Naive. I think that’s the best word to describe us. When we were young, of course. Now that Gini and I are all grown up, we are quite sophisticated, worldly and wise. Well, Gini is wise. I’m just along for the ride. After a whirlwind wedding squeezed in between military assignments, these two Florida native kids pointed a fully loaded station wagon north and our continuing trip has been glorious!
Growing up in central Florida, we enjoyed the changing of the seasons to the fullest. The green of Spring, the green of Summer, the green of Autumn and the mostly brown of Winter. Ahh, Nature’s infinite variety. Thus, in the Spring of our marriage traveling from Florida to Syracuse, New York, we were quite perplexed during a roadside picnic in western Pennsylvania. The setting was gorgeous. Forest on all sides and a fast-running stream of clear water by our table. Gini gazed upstream and asked about all that white foam along the shoreline? At that time, I still had nimble legs and an intrepid (read: “not necessarily the sharpest tool in the shed”) nature. I scrambled down a bank of wet, slippery leaves, scampered across boulders, investigated thoroughly and reported back to my new commander-in-chief (yes, she still makes me call her that). “It’s snow.” Our first encounter with the white stuff of northern legends. We looked at each other and blinked. “In March?” Of course, back home, waaaaay to the south, it was still 90+ degrees (F) and 100% humidity. Since then, we’ve experienced changing seasons in several parts of the planet and marveled at Nature’s beauty.
Fast forward a whole bunch of years. We really love all the places we have lived and each has its own beauty. I think the most pleasant surprise for us was discovering the kindness of the human race. It still fuels our hope for this world. Once settled back in our central Florida landscape, we again became accustomed to the local “changing” of the seasons. Usually, the calendar is the only way we know what time of year it is as Mother Nature doesn’t give us a lot of hints here in the Sunshine State.
One little hint she does provide – our bird watching changes. That’s happening now and it makes routine birding forays a bit more exciting. There is an expectant feeling that today you might see a flash of color belonging to a seldom seen warbler or a flock of brown shorebirds hunched over feeding in a sod field or a raft of ducks floating on a usually barren lake surface. Hooray! Fall is here!
Our local park at Lake Parker didn’t provide a plethora of passing migrants, but we found a few visitors enjoying the tree-top buffet. In our listing of 54 species were migratory Yellow Warblers, Northern Parula, Yellow-throated Warblers, Blue-gray Gnatcatchers and a Spotted Sandpiper. The coming weeks will be fun!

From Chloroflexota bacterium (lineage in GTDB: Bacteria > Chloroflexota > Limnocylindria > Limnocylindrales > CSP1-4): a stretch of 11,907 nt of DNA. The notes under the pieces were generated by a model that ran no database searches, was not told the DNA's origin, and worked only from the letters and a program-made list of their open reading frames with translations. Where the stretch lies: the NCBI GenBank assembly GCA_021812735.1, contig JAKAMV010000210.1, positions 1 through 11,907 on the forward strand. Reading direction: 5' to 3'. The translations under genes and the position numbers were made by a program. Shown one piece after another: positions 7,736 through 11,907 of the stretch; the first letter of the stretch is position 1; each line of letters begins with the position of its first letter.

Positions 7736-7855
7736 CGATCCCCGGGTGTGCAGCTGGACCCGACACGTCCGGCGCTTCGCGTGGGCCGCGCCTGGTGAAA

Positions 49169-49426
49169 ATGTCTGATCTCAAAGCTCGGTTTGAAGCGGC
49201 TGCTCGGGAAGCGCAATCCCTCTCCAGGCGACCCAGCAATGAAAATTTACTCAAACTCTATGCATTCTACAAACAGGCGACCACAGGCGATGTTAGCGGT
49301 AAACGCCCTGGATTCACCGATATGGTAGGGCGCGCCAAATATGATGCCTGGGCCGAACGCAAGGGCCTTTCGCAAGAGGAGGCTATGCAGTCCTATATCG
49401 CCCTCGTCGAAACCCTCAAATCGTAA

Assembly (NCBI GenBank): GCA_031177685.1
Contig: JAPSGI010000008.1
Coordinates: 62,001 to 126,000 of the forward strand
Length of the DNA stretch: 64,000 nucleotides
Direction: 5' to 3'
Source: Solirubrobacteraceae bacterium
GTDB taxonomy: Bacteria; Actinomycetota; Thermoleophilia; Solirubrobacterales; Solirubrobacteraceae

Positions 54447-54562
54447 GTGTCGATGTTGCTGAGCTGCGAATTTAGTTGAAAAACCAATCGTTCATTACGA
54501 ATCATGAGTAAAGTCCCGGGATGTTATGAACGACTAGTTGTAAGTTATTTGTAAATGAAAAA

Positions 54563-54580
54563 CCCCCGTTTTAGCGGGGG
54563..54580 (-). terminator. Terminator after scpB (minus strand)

Here are a few images of regulars, visitors, non-avian fauna and one red flower to begin the day.
The bright Scarletcreeper is a native vine which certainly adds some nice color to the landscape.
This Eastern Gray Squirrel had just visited the local home supply store for his living room remodeling project. He didn’t have time to stop and talk.
A fairly common butterfly locally, Horace’s Duskywing looks pretty drab at first glance but upon closer inspection has a lot of design detail to see.
Another “drab” butterfly which is more attractive than initial impression is Dorantes Longtail, one of the spread-wing skippers.
One of Lake Parker’s residents, the Great Egret is quite regal looking on its perch by the shore.
We are at the southern limit of the Northern Paula’s breeding range so this may be a year-round resident or a visiting migrant. No matter. It’s a pretty bird.
As with the Northern Parula, the Yellow-throated Warbler may breed in our area. Today I found four of them and at least one or two may be likely migrants.
The bright Yellow Warbler is one of our earliest fall migrants and a half dozen were in the park this morning.
Black-bellied Whistling-Ducks are year-round residents but are always striking with their contrasting plumage. These big tree ducks were virtually unknown in our area 25 years ago but now are quite numerous.
Shorebirds often migrate in large flocks and remain together even once they reach their winter destinations. The Spotted Sandpiper may fly in small groups for safety but prefers his own company when feeding. Distinctive black spots on the undersides usually disappear during the winter. They feed with a distinctive nodding and teetering action.
Although autumn is approaching, our semi-tropical weather permits late season breeding and this Mourning Dove is fortifying an existing nest. I found the nest and a second bird appeared to be brooding eggs.
This young Red-bellied Woodpecker is fully fledged and even though he can feed himself he still shouts for Mom to bring him something to eat. Kids are the same everywhere.
A pair of young Limpkins were nothing more than small lumps of feathers a couple of months ago. Now they have no problem locating their own Apple Snails among the cattails and making quick work of extracting the meat.
Just as a reminder of how damp our summer has been, a small sampling of fungi encountered during the morning walk.
We may not have the extensive change of tree foliage or freshly fallen snow to soften our footfall in the woods, but our seasons here bring excitement just the same. If you’re having that dream – go ahead and “fall” into a great birding trip!
Enjoy your search for a natural place and come back for a visit!